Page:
Turkey to acquire Russian S-400s by 2019: Minister

The country's top civilian chief of defense once again put the Kurdish region of Afrin in Syria on the target board for an imminent invasion.

ERBIL, Kurdistan Region (Kurdistan 24) – Ankara hopes to receive its first delivery of S-400 air missile defense systems from Russia by 2019, the Turkish Defense Minister revealed on Wednesday despite concerns by its NATO allies.

“The contract has been signed and payment in advance has been transferred to acquire the Russian Federation’s S-400 systems which have become a matter of emergency. The deal is done,” said Minister Nurettin Canikli.

Canikli said his country had a second optional delivery of the surface-to-air missiles, according to Kurdistan 24’s Turkish language service.

“Once we get these systems, our country will have procured an important air defense capability,” he told a parliamentary commission on the 2018 budget.

Ankara’s pursuit of developing its weapons, air, and ground defense systems would not be stalled by Moscow’s offer, he added.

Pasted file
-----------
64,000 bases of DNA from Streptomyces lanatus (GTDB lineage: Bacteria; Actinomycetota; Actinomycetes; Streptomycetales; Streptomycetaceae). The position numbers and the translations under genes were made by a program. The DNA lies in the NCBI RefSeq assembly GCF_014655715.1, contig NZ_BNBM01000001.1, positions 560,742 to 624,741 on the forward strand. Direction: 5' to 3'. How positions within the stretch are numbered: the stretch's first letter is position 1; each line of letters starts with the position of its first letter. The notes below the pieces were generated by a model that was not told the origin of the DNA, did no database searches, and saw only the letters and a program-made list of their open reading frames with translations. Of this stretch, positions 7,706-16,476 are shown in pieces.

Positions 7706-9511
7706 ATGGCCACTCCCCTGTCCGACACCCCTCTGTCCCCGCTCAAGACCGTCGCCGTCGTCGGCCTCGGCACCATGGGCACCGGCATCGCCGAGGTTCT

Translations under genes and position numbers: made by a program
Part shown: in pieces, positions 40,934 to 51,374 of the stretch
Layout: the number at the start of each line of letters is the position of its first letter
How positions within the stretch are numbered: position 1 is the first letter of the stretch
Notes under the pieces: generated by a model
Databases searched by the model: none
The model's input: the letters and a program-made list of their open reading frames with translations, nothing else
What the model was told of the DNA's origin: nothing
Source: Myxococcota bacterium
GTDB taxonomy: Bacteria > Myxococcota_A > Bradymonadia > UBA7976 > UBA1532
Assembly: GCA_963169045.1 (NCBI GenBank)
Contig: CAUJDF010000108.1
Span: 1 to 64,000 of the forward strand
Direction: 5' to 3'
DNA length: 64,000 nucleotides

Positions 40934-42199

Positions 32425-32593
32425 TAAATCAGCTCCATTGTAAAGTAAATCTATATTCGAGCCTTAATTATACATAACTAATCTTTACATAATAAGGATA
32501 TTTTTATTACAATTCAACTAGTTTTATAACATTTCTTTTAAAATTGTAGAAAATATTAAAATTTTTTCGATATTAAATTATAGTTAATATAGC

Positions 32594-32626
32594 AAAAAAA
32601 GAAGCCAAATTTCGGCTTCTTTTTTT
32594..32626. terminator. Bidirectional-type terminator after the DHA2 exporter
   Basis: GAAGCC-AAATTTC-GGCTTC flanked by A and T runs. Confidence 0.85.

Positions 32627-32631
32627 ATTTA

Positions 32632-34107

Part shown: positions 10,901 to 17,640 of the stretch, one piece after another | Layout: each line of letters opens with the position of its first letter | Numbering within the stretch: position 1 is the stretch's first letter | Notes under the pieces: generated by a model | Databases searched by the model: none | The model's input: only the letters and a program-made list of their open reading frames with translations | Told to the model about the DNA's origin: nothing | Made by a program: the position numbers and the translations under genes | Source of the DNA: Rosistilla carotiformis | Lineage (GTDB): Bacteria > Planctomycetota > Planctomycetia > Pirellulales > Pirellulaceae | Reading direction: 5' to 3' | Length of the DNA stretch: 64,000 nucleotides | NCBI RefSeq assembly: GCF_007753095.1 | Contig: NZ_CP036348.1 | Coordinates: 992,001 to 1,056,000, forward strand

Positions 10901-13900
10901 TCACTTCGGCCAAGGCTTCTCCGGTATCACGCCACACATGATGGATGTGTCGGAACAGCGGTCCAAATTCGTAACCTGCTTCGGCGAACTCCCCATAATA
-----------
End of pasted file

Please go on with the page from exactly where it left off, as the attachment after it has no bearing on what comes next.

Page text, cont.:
“We have relayed our concerns to Turkish officials regarding the potential purchase of the S-400,”  Pentagon spokesperson Johnny Michael told CNBC in September.

“A NATO interoperable missile defense system remains the best option to defend Turkey from the full range of threats in the region,” Michael said.

President Recep Tayyip Erdogan’s recent rapprochement with Moscow comes amid ever-escalating tensions with the US and European countries which he accuses of supporting and harboring his domestic opponents, namely the Kurds and one-time ally Islamic cleric Fethullah Gulen’s movement.

Separately, on the war-stricken Syria, Canikli designated any place where US-backed Kurdish forces have a presence as a target.

The isolated Kurdish enclave of Afrin in northwestern Syria, he said, was a threat and had to be “cleared” of Kurdish People’s Protection Units (YPG) that maintain ties with both Washington and Moscow as a partner in the war on the Islamic State (IS).

Ankara has been courting Russia, one of the Syrian regime’s two primary military backers along with Iran, for a green light to initiate an invasion of the self-declared Kurdish autonomous region.


Editing by Karzan Sulaivany